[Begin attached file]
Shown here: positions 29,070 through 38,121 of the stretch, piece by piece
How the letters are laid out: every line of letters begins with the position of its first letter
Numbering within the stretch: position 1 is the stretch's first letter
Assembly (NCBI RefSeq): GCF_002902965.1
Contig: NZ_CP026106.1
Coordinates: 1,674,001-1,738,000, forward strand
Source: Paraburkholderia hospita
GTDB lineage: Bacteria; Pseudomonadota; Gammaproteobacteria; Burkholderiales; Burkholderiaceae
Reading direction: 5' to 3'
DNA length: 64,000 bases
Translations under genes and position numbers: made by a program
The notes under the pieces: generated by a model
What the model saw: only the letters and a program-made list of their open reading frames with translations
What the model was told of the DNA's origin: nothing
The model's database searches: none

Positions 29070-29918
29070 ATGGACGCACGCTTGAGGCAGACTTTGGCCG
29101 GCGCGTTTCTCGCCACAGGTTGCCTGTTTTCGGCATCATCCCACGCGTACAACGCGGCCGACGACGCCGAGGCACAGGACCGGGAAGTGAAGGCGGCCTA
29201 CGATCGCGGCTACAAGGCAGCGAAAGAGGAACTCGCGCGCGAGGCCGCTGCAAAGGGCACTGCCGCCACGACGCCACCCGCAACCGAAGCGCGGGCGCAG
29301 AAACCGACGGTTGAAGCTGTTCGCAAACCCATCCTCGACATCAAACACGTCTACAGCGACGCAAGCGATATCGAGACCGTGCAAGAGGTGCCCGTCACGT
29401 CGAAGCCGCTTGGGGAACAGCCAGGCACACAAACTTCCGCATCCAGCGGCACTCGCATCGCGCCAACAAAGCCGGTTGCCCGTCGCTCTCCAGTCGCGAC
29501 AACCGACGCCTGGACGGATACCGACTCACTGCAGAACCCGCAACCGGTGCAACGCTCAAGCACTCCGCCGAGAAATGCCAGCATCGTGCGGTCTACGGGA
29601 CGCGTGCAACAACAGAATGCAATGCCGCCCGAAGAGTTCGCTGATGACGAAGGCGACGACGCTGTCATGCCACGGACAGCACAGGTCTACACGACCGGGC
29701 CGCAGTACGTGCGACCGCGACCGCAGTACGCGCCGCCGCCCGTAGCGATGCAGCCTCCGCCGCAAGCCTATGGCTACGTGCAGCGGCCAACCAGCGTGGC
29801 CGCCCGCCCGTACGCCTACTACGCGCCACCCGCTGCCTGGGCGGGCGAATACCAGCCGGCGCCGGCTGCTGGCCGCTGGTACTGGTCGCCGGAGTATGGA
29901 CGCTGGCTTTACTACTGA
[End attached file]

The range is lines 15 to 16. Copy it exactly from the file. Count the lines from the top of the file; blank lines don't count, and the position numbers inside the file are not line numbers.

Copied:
The model's database searches: none

Positions 29070-29918